OMAHA (CN) – Despite his questionable employment history, a staffing agency hired the roaming hospital technician who is suspected of exposing an untold number of hospital patients to hepatitis C by reusing syringes after injecting himself with drugs, a class action claims in Federal Court.
Five named plaintiffs sued Triage Staffing in a class action here, and another man sued it in a separate complaint.
David Kwiatkowski was arrested a week ago on federal charges. He is suspected of stealing syringes filled with fentanyl, a painkiller, from the cardiac catheterization lab in Exeter Hospital in New Hampshire, injecting himself, refilling the syringes with something else and replacing them.
“As of July 13, 2012, the New Hampshire Department of Health and Human Services has announced that 32 people, including Mr. Kwiatkowski and Mr. Fowler, associated with the Exeter Hospital cardiac catheterization laboratory have tested positive for hepatitis C,” according to Fowler’s individual complaint.
Triage Staffing is the only defendant in both cases.
Triage Staffing “employs and places health care workers known as ‘travelers,'” the class action states. “Triage hires these ‘travelers’ and places them to work at hospitals around the United States on a contract basis for short durations of time, often approximately 13 weeks. Such ‘travelers’ often provide short-term staffing assistance to hospitals that Triage contracts with.
“Upon information and belief, Triage hired one David Kwiatkowski as a traveling cardiac catheterization laboratory technician and, in March 2011, placed Mr. Kwiatkowski at Exeter Hospital in Exeter, New Hampshire.”
The class claims that Triage hired Kwiatkowski despite his questionable record:
“Upon information and belief, prior to arriving at Exeter Hospital, staff members at some of the hospitals where Mr. Kwiatkowski had previously worked reported that Mr. Kwiatkowski often told stories about himself that later proved to be false. For example, Mr. Kwiatkowski frequently claimed that:
“a. he played baseball at the University of Michigan;
“b. his fiancée had died under tragic circumstances; and
“c. he suffered from cancer.
“Upon information and belief, prior to coming to Exeter Hospital, Mr. Kwiatkowski was terminated by another hospital for falsifying information on a timesheet.
“Upon information and belief, prior to coming to Exeter Hospital, on at least two occasions, needles were found in a restroom outside the cardiac catheterization laboratory at a hospital where Mr. Kwiatkowski worked. After Mr. Kwiatkowski left that hospital, no further such incidents occurred.
“Upon information and belief, prior to coming to Exeter Hospital, Mr. Kwiatkowski was involved in a drug diversion incident when he worked as a contract employee in 2008:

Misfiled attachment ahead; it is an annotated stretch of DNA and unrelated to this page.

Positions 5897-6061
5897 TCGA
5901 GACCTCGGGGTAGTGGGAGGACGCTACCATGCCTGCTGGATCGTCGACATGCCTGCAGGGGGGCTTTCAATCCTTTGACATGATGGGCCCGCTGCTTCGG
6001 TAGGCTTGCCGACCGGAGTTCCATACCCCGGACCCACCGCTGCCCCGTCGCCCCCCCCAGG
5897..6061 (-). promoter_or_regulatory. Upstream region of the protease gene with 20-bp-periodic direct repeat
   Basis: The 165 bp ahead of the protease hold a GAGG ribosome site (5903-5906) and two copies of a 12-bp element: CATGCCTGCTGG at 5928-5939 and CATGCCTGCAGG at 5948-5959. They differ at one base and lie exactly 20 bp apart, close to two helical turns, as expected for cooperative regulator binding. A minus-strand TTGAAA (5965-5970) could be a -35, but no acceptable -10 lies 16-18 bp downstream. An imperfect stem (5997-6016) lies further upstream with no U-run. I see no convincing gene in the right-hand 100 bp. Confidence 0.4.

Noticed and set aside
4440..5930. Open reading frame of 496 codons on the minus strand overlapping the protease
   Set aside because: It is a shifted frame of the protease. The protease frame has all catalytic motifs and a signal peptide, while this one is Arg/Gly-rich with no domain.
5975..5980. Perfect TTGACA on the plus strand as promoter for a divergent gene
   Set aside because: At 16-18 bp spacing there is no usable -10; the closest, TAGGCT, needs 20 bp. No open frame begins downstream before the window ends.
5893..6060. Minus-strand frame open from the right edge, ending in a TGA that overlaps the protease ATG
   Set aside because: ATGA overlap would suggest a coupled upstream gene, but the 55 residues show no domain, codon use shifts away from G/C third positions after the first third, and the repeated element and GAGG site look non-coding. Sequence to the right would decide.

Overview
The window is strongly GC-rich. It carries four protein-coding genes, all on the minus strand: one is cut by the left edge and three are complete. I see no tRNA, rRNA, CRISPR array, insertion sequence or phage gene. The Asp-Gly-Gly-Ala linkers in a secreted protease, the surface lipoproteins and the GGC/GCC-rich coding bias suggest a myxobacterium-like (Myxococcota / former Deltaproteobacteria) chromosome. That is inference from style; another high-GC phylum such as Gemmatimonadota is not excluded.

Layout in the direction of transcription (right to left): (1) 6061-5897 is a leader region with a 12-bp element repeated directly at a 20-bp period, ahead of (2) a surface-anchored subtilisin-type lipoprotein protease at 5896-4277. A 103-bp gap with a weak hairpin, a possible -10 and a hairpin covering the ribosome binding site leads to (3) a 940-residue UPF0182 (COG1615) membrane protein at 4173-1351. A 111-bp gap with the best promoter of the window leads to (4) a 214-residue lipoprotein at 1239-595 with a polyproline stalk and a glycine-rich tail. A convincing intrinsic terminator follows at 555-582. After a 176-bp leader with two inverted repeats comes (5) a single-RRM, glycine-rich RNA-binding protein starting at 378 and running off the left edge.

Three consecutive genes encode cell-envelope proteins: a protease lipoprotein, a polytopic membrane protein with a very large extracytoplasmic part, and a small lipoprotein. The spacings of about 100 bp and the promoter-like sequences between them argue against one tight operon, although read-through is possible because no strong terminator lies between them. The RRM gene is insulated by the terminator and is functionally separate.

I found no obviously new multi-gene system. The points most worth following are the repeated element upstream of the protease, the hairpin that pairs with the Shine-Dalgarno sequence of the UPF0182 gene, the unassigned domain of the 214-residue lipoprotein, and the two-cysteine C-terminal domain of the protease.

“a. A hospital employee observed Mr. Kwiatkowski enter an operating room, lift his shirt, put a syringe in his pants, move his arms quickly near a medication cart, and exit the room. A subsequent review of the narcotics in the room showed that a syringe containing Fentanyl, a potent opioid narcotic with a high abuse potential, was missing and that it had been replaced by a syringe containing a different liquid (which was later found not to be Fentanyl).
“b. Mr. Kwiatkowski was acting erratically and was sweating.
“c. Mr. Kwiatkowski agreed to be searched shortly after the discovery and three empty syringes bearing Fentanyl labels were found on his person. An empty morphine sulfate syringe and a needle were later found in his locker.
“d. A drug test found Fentanyl and other opiates in Mr. Kwiatkowski’s system.
“Upon information and belief, Mr. Kwiatkowski tested positive for hepatitis C in June 2010.”
The accusations have been front-page news throughout New England this week.
The class claims that “in October 2011, after Mr. Kwiatkowski had been working in its cardiac catheterization laboratory for six months, Exeter Hospital hired Mr. Kwiatkowski as a full-time cardiac catheterization laboratory technician.
“Upon information and belief, in or about May 2012, medical staff at Exeter Hospital learned that several patients had tested positive for Hepatitis C. Further investigation revealed that all of these patients had undergone recent procedures in Exeter Hospital’s cardiac catheterization laboratory.
“Upon information and belief, in June 2012, Mr. Kwiatkowski fled the state of New Hampshire and was subsequently admitted to a psychiatric hospital in Massachusetts.
“As of July 13, 2012, the New Hampshire Department of Health and Human Services has announced that 32 people, including Mr. Kwiatkowski and Mr. Fowler, associated with the Exeter Hospital cardiac catheterization laboratory have tested positive for hepatitis C.
“Over 1,200 patients, associated with Exeter Hospital in New Hampshire have been tested and 32 patients have been identified who are infected with the same strain of hepatitis C as Mr. Kwiatkowski.
“On July 24, 2012, the New Hampshire Department of Health and Human Services announced that over 6,000 more Exeter Hospital patients will be tested for hepatitis C.”
CNN reported on Kwiatkowski’s employment history, claiming that Triage had placed him at a long list of hospitals, including Oakwood Hospital in Trenton, Mich.; Saint Francis Hospital in Poughkeepsie, N.Y.; Baltimore Veterans Affairs Medical Center; the Southern Maryland Hospital in Clinton, Md.; Johns Hopkins; Maryland General Hospital in Baltimore; Hays Medical Center in Hays, Kan.; and the Houston Medical Center in Warner Robins, Ga.
Kwiatkowski faces federal charges of obtaining controlled substances by fraud and tampering with a consumer product, according to CNN and wire reports.
The class seeks compensatory and punitive damages for negligent hiring, negligent retention, negligent supervision and negligent entrustment.
They are represented by Domenic Paolini, with Paolini and Haley, which also represents the man who filed the individual complaint.